[ { "targets":[ "10.10.101.56:9100" ], "labels":{ "__metrics_path__":"/metrics", "cluster":"ecs-prometheus-cluster", "service":"NodeExporterService", "taskdefinition":"NodeExporterTask" } }, { "targets":[ "10.10.100.60:9100" ], "labels":{ "__metrics_path__":"/metrics", "cluster":"ecs-prometheus-cluster", "service":"NodeExporterService", "taskdefinition":"NodeExporterTask" } }, { "targets":[ "10.10.100.151:3000" ], "labels":{ "__metrics_path__":"/metrics", "cluster":"ecs-prometheus-cluster", "service":"WebAppService", "taskdefinition":"WebAppTask" } }, { "targets":[ "10.10.101.65:3000" ], "labels":{ "__metrics_path__":"/metrics", "cluster":"ecs-prometheus-cluster", "service":"WebAppService", "taskdefinition":"WebAppTask" } }
]

As the service discovery application uses both AWS Systems Manager and AWS Cloud Map APIs to perform its task, the IAM policy attached to the ECS task role should contain the following additional set of permissions.

{ "Version": "2012-10-17", "Statement": [ { "Effect": "Allow", "Action": [ "ssm:GetParameter" ], "Resource": "*" }, { "Effect": "Allow", "Action": [ "servicediscovery:*" ], "Resource": "*" } ]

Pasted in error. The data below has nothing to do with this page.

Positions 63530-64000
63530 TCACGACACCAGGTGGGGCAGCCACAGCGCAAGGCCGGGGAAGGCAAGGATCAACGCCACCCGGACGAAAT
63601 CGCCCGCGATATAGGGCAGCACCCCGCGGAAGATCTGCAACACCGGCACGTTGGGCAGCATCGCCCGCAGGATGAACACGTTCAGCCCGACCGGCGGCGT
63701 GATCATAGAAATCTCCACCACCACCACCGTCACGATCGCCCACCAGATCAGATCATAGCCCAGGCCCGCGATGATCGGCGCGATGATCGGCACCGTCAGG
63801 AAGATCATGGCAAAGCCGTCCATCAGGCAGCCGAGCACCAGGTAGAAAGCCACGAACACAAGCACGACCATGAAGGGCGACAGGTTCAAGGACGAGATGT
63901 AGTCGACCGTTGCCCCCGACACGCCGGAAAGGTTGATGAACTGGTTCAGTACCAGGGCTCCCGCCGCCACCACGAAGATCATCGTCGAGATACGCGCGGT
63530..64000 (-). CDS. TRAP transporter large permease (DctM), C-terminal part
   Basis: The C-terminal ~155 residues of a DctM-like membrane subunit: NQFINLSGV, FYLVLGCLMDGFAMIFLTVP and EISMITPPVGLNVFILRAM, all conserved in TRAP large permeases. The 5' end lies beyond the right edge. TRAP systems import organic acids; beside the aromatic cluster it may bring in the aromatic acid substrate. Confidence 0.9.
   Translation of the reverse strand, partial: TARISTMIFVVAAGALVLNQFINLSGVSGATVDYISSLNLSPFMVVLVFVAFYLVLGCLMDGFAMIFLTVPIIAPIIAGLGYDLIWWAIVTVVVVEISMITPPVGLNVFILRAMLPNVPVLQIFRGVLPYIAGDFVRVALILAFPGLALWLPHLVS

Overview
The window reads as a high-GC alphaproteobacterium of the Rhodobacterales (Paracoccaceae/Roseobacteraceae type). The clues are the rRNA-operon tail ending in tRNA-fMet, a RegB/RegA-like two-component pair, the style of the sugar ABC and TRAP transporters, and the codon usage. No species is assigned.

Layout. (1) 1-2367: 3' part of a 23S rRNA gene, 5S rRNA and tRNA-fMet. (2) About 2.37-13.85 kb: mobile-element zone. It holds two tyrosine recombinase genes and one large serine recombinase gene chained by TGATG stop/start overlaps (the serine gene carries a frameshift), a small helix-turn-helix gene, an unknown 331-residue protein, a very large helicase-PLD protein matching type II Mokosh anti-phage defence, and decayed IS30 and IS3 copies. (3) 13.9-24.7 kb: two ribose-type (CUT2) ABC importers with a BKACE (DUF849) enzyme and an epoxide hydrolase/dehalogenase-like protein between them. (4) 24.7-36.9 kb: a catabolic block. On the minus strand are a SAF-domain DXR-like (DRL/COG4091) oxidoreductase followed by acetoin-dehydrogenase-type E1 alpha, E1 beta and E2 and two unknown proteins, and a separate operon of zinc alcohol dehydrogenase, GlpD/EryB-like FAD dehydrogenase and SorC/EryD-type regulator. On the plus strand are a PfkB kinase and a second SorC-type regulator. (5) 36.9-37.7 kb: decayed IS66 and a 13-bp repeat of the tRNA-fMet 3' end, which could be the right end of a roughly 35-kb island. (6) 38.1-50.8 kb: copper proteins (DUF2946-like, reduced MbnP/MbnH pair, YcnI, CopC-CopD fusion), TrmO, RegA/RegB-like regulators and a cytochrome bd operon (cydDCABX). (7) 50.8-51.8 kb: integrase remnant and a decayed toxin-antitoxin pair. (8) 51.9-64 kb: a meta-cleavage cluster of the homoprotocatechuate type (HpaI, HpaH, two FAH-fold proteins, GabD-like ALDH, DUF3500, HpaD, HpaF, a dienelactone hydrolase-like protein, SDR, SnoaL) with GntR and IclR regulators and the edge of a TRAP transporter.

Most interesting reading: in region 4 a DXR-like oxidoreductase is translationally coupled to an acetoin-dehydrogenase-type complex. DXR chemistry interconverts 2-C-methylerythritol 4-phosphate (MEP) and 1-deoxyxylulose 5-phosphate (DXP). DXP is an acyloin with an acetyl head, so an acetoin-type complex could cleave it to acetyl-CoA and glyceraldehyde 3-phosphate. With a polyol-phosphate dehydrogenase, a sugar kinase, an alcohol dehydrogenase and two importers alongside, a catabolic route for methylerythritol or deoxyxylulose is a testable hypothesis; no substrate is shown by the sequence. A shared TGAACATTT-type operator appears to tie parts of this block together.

}

Prometheus metrics collection in action

The following figure shows a deployment to an Amazon ECS cluster on EC2 that we will use to demonstrate the metrics collection approach outlined above. This deployment has the components:

  • An ECS task comprising the Prometheus server, AWS Sig4 proxy, and the service discovery application containers.
  • A stateless web application that is instrumented with Prometheus Go client library. The service exposes a Counter named http_requests_total and a Histogram named request_duration_milliseconds.
  • Prometheus Node Exporter to monitor system metrics from every container instance in the cluster. This service is deployed using the host networking mode and with the daemon scheduling strategy. Note that we can’t deploy the Node Exporter on AWS Fargate because it does not support the host networking mode and daemon scheduling strategy.

Diagram illustrating Prometheus metrics collection.

The set of services launched is shown below in a view of the ECS Console. The services that are to be scraped for Prometheus metrics are WebAppService and NodeExporterService.

Screenshot showing the services launched in the ECS Console.

The set of service registries where the above ECS services register their respective tasks is shown here in the Cloud Map Console.

Screenshot of the set of service registries where the ECS services register tasks in the CloudMap console.

The following figure shows the metadata associated with a service discovery instance in Cloud Map that corresponds to one of the tasks in the NodeExporterService.

Screenshot showing metadata associated associated with service discovery instance in CloudMap.